Starting in version 100 NodeXL has added a data import feature for extracting social networks from the associations between users and videos in YouTube. The new social media network data spigot offers insights into the ways YouTube is socially structured. This spigot joins the existing twitter, flickr, and email data import providers present in NodeXL. We plan to deliver a expanded flickr spigot soon and have been working with others to deliver a hyperlink and wiki network provider in the coming months. We have an interest in social media network data spigots for other networks data sources like SharePoint, Exchange, and LDAP servers.
There are two types of network that NodeXL can extract from YouTube: video and user networks.
Video networks are collections of related videos linked by a shared string in their title, keywords, description, categories, or author’s username.
The user network returns a set of YouTube user names and the links between them based on users friending and or subscribing to another user.
Each import dialog allows for a number of configurations over the volume and detail of the data set requested.
On December 15th in Mountain View, California join me for lunch and a workshop on creating social media network diagrams! We will provide a hands-on guide to creating maps of the collections of connections among people who tweet about various brands, topics, events, and concepts. Bring your own Windows/Office 2007 machine and we will set you up with the free and open NodeXL and help you create a map yourself of the topic of your choice.
This is a very distinct group from the second cluster around my own account and the recently created NodeXL twitter account.
In contrast, this is the map of all the people who mentioned the keyword “SharePoint” recently in Twitter.
This is clearly a much larger population and one with a dense core of highly connected individuals. A number of peripheral groups surround the core. Drilling in can reveal who the center of the center of the network is, a potentially highly influential person.
While I am back in Aachen, I hope I will get to see some of the folks I met at the “European Microsoft Innovation Center” (EMIC) located there. They focus on research into embedded systems which I see as having vast implications for the ways computers sense social relationships. When sociologically aware machines are widely used, we will have new ways of building and maintaining relationships.
I will give three presentations over two days in Aachen – I hope you can attend if you are in the area!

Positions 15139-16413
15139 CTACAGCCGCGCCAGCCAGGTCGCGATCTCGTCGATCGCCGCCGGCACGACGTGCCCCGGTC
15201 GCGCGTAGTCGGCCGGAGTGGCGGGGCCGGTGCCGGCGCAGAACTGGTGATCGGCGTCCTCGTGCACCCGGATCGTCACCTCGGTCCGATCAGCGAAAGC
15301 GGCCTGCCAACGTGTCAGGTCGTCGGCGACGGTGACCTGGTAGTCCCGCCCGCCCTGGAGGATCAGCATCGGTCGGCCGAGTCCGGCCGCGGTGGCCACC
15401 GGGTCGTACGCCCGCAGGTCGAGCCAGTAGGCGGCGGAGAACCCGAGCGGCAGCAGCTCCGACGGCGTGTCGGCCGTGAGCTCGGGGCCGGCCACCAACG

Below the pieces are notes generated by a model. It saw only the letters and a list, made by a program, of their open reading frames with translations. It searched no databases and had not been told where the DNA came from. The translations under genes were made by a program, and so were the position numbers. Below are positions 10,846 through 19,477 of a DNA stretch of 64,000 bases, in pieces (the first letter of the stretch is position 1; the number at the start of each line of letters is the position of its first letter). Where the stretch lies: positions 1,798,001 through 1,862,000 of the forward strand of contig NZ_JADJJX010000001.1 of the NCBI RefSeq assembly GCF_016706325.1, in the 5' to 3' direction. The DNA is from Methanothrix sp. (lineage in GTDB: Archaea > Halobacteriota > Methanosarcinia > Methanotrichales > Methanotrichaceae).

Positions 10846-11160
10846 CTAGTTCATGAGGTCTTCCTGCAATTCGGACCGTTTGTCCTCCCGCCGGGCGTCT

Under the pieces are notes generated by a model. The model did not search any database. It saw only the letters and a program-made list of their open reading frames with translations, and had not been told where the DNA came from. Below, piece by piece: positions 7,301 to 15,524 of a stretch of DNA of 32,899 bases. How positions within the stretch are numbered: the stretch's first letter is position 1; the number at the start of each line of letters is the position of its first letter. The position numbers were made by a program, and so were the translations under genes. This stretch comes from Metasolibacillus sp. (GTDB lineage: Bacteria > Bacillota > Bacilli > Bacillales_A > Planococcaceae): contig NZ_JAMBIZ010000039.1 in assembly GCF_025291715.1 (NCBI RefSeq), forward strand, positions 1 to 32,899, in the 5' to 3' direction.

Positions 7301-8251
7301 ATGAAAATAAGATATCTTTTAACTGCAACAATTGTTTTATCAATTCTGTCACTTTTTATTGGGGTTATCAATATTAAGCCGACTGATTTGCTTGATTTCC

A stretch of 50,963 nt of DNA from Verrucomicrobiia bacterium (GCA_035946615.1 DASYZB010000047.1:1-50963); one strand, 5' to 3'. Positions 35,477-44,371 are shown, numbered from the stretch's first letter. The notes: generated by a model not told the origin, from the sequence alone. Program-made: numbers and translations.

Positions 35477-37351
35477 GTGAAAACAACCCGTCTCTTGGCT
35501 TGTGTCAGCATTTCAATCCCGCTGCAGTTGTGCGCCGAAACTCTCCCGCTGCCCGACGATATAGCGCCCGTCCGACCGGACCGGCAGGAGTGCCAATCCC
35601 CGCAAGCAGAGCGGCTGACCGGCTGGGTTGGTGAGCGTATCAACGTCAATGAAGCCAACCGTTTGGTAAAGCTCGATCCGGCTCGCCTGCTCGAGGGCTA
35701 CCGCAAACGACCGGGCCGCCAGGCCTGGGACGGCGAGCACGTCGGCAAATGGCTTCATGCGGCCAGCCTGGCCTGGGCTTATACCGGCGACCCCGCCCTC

Monday, December 7, 2009 (in cooperation with the Web Science II course at RWTH Aachen University):
12:15 – 13:45 Social Media Visualization Analysis: overview of work to visualize social media using treemaps, histograms, scatterplots and social network diagrams
Using social media makes evidence of social relationships into machine readable data streams. The resulting data sets contain time series, hierarchy, and network data structures that can be visualized to illustrate the range of variation in social media data spaces and participants. Histograms, line charts, treemaps, and network diagrams can be used in concert to illuminate the many facets of behavior and population present in social media spaces. Resulting images illustrate the range of variation of individual and collective formations in social media spaces.
16:00 – 17:30NodeXL – A hands-on guide: a workshop style review of sample data sets that are processed through NodeXL operations to generate metrics and a visualization that tells a story.
As social media networks proliferate there is a growing need for tools to manage, analyze, and visualize network graphs. NodeXL is an add-in for Office 2007 that provides social network diagram and analysis tools in the context of a spreadsheet application. Adding the directed graph chart type to Excel opens up many possibilities for easily manipulating networks and controlling their display properties. In this workshop the steps needed to install and productively operate NodeXL for Office 2007 are reviewed. The free and open NodeXL add-in provides directed graph charting features within Excel, allowing users to create node-link diagrams with control over each node and edge color, size, transparency and shape without requiring the use of a command line interface or programming language. Since NodeXL builds within Excel, all of the controls and programmatic features of Office are available. Additional features of NodeXL generate social networks from social media data sources like personal e-mail (drawing data from the Windows Desktop Search engine) and the Twitter social network micro-blogging system. Arbitrary edge lists (anything that can be pasted into Excel) can be visualized and analyzed in NodeXL. This session will provide a walk through the basic operation of NodeXL.